Continuing along Calle 20 de Diciembre, the grit of El Chorillo becomes more pronounced. Blocks of high-rise buildings in dire need of renovation fill up one side of the street.
On the other side, shanty houses reveal a side of Panama City unknown to most visitors.
Passing the crumbling sheds which house entire families, it’s easy to forget that just minutes away from here, the financial hub of Americas is buzzing with activity and money.
During the 1989 American invasion in Panama, El Chorrillo, was caught in the cross-fire. From midnight to dawn of Dec. 20, 1989, American troops stormed through El Chorrillo in search of Panamanian dictator Gen. Manuel Antonio Noriega. Rockets aimed at Noriega’s nearby military headquarters set fire to some houses. The general’s men, unhappy that the barrio did not back their ruler, set fire to others.
Hundreds of residents were killed, but a definitive list of the victims was never produced. The Invasion, an excellent Panamanian documentary about the memory of the American invasion, paints a picture of a society that has preferred to leave what has happened behind, but the individual memories and pain lingers.
I ask Jafet what he remembers of those days. “It was chaos, fire, looting, bodies on the streets. A complete collapse of the social order”. “Do you feel the society was able to rebuild itself since then”, I ask him. “It’s a process we are still very much living though”.
We turn right to Calle 19 Oeste, moving away form the ocean coast hidden from view by the high-rise buildings.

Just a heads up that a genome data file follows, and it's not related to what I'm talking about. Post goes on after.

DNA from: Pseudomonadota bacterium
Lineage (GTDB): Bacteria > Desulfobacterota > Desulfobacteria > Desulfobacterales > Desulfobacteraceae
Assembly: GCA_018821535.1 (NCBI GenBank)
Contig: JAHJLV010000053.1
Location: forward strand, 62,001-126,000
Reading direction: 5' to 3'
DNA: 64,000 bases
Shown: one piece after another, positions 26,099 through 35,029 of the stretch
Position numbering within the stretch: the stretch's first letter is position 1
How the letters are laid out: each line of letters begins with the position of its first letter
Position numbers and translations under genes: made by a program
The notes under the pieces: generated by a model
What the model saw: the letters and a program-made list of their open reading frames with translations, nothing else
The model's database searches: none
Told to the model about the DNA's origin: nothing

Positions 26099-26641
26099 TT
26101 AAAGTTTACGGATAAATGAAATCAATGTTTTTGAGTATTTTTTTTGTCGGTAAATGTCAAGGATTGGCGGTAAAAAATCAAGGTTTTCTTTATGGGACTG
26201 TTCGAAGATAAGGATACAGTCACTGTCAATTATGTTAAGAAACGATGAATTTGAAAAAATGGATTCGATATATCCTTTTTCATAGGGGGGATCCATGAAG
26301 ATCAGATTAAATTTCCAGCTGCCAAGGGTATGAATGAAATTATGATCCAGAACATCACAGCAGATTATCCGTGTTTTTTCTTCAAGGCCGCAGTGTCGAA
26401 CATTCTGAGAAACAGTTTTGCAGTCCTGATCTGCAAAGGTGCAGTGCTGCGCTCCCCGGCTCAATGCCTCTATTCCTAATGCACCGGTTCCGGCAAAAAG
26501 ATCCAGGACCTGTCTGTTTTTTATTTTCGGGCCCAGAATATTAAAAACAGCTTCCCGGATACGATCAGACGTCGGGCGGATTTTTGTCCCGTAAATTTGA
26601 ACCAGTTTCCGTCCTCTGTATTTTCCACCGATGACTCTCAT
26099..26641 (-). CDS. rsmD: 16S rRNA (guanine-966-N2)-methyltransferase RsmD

Parque de Los Aburridos (“Park of the bored”), is the center of social life of the community.
Bellow an old tree bursting through the roof, men are playing domino, talking the day’s events.
A house with a huge hat on its roof is known here, predictably, as El Sombrero.
Turning right to Calle B, we start making our way back to Casco Viejo. Running along the neighboring corregimiento of Santa Ana, the abandoned colonial houses here are a reminder of how most of Casco Viejo looked like just ten years ago.
“I do these tours to show tourists there is a world apart, just a street away from the fancy hotels and bars, to make this place visible. But it’s also important to me that people here in Chorillo can feel more connected to the outside world”, Jafet tells me.
“Casco Viejo opened to the world 5 years ago. Just 2 years ago you couldn’t walk safely here in Chorillo. Things change, slowly. A part of what we make from these walks, we invest back into the community”.
The doors of a local sastreria are open, inside a tailor is fitting a pair of jeans. The cat on the desk is too busy to give me a glance.
Two buildings sharing a wall. One – restored, hosting a boutique store. The other – abandoned after a fire. If there is a clear border between the poverty-stricken El Chorillo and the tourist-friendly Casco Viejo, it’s here.
Leaving El Chorillo behind, we are now firmly in the picture-perfect Casco Viejo.
Back in the hotel from which we started the tour, Jafet shows us pictures of his 6-year-old twin daughters. They attend a private school nearby. We part with Jafet and spend the rest of the evening in a tourist bubble – a rooftop bar, then Uber to our hotel. But it’s El Chorillo that we’ll remember.